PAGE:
Psychoanalysis: Unconscious Mind and William Empson Essay

Submitted By dhan00
Words: 1213
Pages: 5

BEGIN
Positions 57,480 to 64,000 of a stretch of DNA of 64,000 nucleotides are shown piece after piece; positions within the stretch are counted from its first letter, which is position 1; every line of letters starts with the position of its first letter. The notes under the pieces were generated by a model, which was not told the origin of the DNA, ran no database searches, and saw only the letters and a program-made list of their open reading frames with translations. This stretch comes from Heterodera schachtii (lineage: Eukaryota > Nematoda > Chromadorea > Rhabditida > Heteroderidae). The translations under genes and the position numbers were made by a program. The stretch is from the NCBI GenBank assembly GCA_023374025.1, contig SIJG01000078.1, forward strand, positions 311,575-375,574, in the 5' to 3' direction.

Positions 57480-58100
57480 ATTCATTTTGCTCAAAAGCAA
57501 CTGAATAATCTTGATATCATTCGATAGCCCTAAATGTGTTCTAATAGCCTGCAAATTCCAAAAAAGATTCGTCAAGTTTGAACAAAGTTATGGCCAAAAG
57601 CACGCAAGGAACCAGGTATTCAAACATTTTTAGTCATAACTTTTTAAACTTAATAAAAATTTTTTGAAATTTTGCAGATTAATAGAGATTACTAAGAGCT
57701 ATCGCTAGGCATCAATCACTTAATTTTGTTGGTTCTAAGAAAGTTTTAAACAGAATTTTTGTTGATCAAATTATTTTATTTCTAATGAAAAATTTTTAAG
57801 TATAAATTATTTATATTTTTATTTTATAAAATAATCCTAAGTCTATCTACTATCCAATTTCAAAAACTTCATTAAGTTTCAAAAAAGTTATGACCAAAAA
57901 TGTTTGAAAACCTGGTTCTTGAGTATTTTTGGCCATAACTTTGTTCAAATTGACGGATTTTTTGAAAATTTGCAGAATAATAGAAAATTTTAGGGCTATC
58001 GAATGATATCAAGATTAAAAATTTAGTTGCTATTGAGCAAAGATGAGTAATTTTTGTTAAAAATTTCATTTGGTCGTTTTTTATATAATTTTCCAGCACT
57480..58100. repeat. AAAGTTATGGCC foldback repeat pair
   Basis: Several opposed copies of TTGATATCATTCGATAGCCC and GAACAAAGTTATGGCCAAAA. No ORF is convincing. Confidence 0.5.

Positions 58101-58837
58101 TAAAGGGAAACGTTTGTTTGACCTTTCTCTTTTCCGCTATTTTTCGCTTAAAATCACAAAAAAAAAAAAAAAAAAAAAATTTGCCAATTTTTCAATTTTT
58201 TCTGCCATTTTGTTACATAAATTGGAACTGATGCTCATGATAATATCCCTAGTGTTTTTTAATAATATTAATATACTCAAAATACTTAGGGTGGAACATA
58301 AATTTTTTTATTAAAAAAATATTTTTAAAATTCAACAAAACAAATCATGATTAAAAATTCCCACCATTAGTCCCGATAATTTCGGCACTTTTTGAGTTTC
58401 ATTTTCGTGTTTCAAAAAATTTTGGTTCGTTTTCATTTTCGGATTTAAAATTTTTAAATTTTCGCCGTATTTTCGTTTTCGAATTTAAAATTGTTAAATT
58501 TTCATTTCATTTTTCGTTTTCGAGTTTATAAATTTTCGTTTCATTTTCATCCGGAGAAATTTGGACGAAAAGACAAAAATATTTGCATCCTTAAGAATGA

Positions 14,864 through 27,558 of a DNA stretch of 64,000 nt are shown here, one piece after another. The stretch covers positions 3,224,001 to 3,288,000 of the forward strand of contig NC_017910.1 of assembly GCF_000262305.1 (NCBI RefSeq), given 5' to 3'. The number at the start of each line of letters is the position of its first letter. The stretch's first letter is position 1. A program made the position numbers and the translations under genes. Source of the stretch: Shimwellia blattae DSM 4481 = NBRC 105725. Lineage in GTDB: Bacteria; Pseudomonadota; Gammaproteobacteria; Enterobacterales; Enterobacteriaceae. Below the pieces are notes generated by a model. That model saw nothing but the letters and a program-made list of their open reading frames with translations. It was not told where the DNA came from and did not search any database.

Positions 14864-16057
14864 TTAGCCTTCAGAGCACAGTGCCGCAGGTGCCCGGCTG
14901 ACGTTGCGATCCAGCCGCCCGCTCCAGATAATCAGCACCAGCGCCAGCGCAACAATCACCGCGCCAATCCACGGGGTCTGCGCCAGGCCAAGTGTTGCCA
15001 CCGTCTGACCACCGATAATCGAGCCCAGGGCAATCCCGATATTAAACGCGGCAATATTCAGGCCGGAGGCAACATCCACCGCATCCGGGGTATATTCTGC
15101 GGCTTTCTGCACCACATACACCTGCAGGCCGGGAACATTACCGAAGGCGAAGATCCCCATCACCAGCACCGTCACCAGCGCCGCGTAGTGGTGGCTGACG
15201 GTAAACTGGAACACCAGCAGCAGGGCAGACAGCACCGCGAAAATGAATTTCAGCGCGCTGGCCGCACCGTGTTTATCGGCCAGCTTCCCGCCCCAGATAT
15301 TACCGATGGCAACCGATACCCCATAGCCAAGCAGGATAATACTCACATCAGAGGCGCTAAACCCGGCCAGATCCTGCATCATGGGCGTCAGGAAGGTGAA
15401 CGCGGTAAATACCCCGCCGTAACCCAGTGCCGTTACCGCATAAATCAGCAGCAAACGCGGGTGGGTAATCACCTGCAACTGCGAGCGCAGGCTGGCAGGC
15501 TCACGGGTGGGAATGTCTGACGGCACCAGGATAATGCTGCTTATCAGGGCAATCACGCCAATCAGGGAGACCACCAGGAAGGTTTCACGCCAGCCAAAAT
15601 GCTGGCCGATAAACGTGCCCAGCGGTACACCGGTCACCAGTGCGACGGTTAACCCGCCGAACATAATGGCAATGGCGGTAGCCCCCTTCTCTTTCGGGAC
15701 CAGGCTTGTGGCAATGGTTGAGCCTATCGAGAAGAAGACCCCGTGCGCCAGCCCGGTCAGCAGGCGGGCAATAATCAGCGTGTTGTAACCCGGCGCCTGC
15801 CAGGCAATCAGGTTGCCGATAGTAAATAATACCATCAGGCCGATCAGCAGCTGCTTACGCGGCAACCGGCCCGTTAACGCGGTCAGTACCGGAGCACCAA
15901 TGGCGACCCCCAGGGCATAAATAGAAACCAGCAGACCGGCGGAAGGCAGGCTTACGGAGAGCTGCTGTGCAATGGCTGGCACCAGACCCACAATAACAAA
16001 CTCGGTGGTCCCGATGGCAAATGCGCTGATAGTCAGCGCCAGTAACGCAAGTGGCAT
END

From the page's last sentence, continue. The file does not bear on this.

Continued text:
Psychoanalyst and Seven Types of Ambiguity Every piece of literature carries a social aspect, for every author has to acknowledge the society and their audience. In order to appeal to the general public, an underlying idea needs to be centralized in order to grasp the reader’s attention precisely and quickly. In addition, there is ambiguity in all great pieces of poetry or stories to offer a room for the readers to interpret according to their own experiences or mindset. There are always the subtle ideas that are not as prominently obvious, which can lead the story into a new direction according depending on the reader’s interpretation. In order to effectively understand these aspects in literature, several literary theories should be acknowledged, like psychoanalysis by Sigmund Freud and seven types of ambiguity by William Empson. Psychoanalysis and the seven types of ambiguity meet in terms of understanding the ambiguities in “The Turn of the Screw” by Henry James. Both theories contribute to thoroughly comprehending what these ambiguities in the story mean, according to society’s teachings. Psychoanalysis, originated by Sigmund Freud, breaks up the general human mind in to two categories: the conscious and the unconscious. The conscious is what people are aware of at all times. This is the aspect of the mental processing that people can talk about in rational ways. Some of the “conscious” thoughts include sensations, perceptions, memories, feelings, and fantasies. Then there is the unconscious, which is the “reservoir” for feelings, thoughts, urges, and memories. Most of the contents of the unconscious thoughts are either unacceptable or unpleasant, which according to Freud is the reason why they’re hidden beneath our conscious thoughts. However, Freud’s biggest argument in his theory was that the unconscious ideas are bound to have an influence one way or another on the way people behave and percept the world. In relation to “The Turn of the Screw”, the reader’s response stem largely from their unconscious ideas about an adult and a child’s relationship. In many cases, the act of being overly affectionate to a child becomes a pedophilic behavior in society; there often is a prominent line that cannot be crossed between an adult and a child. However, the relationship the readers are exposed to in the story is a very intimate one between Miles and the Governess. There are several instances where they embrace and kiss each other, because the Governess becomes afraid that she will lose him to the ghost of Peter Quint. On page 97, she describes Miles as “…the most beautiful [she] had ever found...” showing her admiration for his beauty as well as her subtly implied attraction. However, regardless of the implications that Miles and the Governess are very close, it is the conscious and the unconscious mind of the readers that affect the viewpoint of the entire story. In society, the act of intimacy with a child is frowned on and therefore, it is discouraged and also forbidden. At the back of every person’s mind there is the unconscious thought of pedophilia being the definition to over-affection towards a child. Thus, the Governess’s act of closeness with Miles becomes oddly strange for the readers to become adapted to. At the end, many of the readers are led to think that perhaps the Governess lets out her sexual frustration by using Miles, or that Mile’s beauty is too captivation for the Governess to be attracted to him. Either way, the reader’s unconscious or the subconscious mind about the act of pedophilia affect the viewpoint of the story as a whole, thus already creating a bias on the Governess’s characterization, as well as the central focus of the plot. In relation to the psychoanalysis theory by Sigmund Freud, William Empson worked closed with this idea of interpretation as well. However, he used a term called the seven types of ambiguities, listing all possible ambiguities that can exist within a poem or a